Planning: How Did YOU Get to Work this Morning

Urban, transit, parks, traffic, highway, communications and more, much more – all require planning. A lot of planning to work successfully. Reading about the events in Atlanta this week made me think more about this. A couple of inches of snow and some slick ice caused epic traffic jams, gridlock, pain, boredom, and sadly, even several fatalities. Poor planning to say the least.

Now much is always written about cities with no history of snow or ice and how few snow plows they own etc. but this could have been avoided. Alert businesses that they must adjust opening times based on the first letter in their name. Tell people to stay home – before the event. Tell people to ride their bikes in (Sorry I had to throw that in) to work. It would have been a bit comical but bikes move much better than cars in this weather. I know, I know, nobody has studded tires on their bikes. Lower the seat so you can put both feet on the ground when things gets dicey. Done and done.

As I write the Twin Cities is getting about an inch per hour of snowfall right in the middle of rush hour. Everyone will be late to work but the system is moving, albeit slowly. I was waiting for the bus on Marshall and Cretin and watching traffic. I was thinking surely in the 5 minutes I’m waiting that I’ll see a fender bender. Instead traffic was moving very slowly but steadily. One (only one) cyclist rode by on his or her (couldn’t tell through the gear) fat bike and was moving faster than traffic by a wide margin.

I didn’t really want to write about the above this morning but the words fell onto the keyboard. What I really want to write about is personal planning in a car-light or car-free world.

We have a car, an awesome, go-through-any-depth-snow mid 90’s Volvo that seems to be indestructible. My wife (not a winter cyclist) had to be at work early this morning so she took the car. Then I started planning.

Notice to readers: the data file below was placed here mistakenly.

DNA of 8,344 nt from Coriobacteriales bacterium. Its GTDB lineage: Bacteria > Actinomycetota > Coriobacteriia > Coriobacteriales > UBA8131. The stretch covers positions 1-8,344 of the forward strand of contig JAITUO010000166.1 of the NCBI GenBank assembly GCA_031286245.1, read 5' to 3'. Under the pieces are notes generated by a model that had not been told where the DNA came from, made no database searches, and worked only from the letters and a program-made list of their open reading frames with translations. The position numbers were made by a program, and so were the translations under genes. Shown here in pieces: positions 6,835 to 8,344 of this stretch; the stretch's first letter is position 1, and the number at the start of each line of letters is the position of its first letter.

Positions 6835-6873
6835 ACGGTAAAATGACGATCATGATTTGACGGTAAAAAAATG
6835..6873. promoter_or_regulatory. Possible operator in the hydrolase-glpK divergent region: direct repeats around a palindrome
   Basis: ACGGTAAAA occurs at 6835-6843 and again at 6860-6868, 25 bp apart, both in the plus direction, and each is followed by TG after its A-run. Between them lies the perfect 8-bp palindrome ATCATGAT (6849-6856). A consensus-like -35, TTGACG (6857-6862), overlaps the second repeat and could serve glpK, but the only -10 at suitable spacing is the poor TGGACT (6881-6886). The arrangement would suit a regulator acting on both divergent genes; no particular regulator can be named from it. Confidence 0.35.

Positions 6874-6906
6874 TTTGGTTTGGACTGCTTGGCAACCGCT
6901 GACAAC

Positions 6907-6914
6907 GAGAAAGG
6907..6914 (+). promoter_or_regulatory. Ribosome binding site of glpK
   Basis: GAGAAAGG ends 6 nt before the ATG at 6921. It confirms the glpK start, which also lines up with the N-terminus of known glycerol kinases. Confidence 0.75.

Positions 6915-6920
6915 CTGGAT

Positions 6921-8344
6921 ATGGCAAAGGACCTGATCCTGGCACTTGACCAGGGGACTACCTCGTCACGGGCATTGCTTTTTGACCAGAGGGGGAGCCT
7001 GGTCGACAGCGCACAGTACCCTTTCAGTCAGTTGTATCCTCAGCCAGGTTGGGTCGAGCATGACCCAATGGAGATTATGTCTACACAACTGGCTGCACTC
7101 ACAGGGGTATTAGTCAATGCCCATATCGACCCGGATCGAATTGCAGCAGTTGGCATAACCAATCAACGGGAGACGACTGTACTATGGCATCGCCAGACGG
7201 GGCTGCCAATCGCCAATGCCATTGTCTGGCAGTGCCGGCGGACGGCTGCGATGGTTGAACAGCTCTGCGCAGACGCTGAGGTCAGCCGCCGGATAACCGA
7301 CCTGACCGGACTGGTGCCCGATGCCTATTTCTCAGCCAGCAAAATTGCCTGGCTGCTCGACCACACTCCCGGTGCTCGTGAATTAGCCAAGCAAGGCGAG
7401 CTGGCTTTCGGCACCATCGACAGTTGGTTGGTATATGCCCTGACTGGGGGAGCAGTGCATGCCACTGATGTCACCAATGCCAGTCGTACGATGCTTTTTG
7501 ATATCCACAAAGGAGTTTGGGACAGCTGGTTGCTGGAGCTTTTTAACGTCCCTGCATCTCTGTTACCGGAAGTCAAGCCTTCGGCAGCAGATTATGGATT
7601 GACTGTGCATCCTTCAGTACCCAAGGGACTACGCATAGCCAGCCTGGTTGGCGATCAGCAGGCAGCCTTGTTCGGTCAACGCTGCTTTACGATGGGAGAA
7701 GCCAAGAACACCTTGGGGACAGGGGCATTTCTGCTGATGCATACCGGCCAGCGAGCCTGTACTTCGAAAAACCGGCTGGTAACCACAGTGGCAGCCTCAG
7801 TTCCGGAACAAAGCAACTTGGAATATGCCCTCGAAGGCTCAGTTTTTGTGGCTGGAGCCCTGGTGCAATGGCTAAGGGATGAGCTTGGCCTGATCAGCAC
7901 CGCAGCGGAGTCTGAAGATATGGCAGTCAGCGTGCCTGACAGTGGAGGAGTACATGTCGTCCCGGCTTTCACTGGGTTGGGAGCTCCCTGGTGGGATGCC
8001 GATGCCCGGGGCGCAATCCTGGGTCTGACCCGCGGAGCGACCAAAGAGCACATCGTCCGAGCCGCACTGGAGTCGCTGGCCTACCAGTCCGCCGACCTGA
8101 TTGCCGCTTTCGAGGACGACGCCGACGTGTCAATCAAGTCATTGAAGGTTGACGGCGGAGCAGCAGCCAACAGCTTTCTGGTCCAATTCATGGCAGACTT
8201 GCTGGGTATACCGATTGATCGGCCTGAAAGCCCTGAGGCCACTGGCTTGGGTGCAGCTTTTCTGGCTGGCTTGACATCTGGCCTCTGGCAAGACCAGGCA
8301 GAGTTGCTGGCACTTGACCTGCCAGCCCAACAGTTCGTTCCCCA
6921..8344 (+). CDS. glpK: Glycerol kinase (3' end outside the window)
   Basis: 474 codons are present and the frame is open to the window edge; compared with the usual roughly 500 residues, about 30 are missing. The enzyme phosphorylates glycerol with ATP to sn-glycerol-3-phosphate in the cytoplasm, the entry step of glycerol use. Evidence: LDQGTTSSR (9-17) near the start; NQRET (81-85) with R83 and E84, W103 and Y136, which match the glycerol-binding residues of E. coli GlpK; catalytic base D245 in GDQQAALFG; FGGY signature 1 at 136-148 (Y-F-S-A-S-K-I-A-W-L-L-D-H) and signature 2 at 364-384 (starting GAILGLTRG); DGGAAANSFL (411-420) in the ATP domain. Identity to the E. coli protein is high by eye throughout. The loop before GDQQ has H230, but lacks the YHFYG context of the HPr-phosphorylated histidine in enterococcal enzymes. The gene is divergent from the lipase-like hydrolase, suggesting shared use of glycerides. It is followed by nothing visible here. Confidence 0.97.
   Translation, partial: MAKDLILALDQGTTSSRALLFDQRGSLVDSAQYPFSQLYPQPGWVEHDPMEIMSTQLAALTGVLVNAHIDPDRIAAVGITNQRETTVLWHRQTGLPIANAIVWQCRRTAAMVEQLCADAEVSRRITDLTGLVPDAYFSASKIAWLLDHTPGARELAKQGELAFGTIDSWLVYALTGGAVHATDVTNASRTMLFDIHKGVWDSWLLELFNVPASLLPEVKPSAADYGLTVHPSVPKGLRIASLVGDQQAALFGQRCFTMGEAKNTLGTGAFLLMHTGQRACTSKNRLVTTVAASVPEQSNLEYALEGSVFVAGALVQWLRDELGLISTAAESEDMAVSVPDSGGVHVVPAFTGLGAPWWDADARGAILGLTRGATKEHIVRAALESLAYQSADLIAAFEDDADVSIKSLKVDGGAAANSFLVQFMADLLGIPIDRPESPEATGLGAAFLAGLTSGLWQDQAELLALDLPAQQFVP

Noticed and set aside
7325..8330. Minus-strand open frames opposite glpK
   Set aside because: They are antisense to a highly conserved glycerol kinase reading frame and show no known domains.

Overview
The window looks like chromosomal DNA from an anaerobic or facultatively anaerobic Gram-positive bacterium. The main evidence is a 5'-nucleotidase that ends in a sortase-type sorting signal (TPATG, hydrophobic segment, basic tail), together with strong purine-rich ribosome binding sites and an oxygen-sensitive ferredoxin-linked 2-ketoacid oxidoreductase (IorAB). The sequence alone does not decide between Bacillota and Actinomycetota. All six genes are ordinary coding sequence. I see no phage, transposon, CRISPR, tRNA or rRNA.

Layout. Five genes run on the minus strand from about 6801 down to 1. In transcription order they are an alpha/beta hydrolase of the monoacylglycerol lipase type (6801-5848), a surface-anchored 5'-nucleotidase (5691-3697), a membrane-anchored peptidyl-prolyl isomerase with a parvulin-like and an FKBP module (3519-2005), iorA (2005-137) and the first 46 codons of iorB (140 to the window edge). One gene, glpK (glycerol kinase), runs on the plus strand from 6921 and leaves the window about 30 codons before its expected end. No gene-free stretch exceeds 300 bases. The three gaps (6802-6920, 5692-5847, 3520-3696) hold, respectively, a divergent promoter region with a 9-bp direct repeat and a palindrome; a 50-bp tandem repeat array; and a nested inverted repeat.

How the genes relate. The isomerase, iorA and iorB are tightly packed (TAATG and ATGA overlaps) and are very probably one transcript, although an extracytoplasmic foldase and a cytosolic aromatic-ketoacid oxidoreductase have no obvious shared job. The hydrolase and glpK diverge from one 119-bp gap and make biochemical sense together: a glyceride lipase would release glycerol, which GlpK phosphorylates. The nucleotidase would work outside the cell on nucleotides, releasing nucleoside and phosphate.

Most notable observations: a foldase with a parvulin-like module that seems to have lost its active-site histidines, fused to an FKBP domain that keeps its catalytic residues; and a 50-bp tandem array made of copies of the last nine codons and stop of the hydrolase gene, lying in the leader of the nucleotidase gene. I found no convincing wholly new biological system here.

Work is only about 4 miles away. My commuter bike simply won’t move in 5″ of fresh snow. I’ve tried and it resulted in more walking than riding. So….bus? train? Car2Go? walk? Combo? GoogleMaps?

Each required it’s own plan and there were certain criteria I wanted to consider.

Do I want to minimize the amount of walking in the deep stuff?
Do I want to minimize wait time at the bus stop?
Do I want to just stay home and work here? (an option on most days but not today)
Do I want the shortest trip time?
The most important criterion for me was to ensure that I’d get some time at Blue Moon coffee – where I’m writing this. Still most options were on the table.

I opted for simple. I went on a very cool real time scheduler for bus routes and determined when I should leave. I can bore you with the details but suffice to say, two buses and 25 minutes later, I was here with my coffee and sweet. I was even treated to the ballet of the traffic during my transfer wait.

Point is, if you want to leave your car at home, it’s easy. It just requires a bit of planning. Of course the “easiest” plan would have been to drive my wife to work and take the car. I think if I had taken that option, I’d still be in the car – cursing.

Stay safe everyone!


Re-posted from

Tony Desnick

About Tony Desnick

Tony Desnick is an architect, urban designer, and bicycle activist. He has worked in the bike share industry since 2013. He has ridden a bike for the last 56 years and commutes year 'round by bike today. He serves several local and int'l non-profit boards of directors. In May 2016, he presented a TEDx talk about how bicycles can change us and our communities. It can be found here: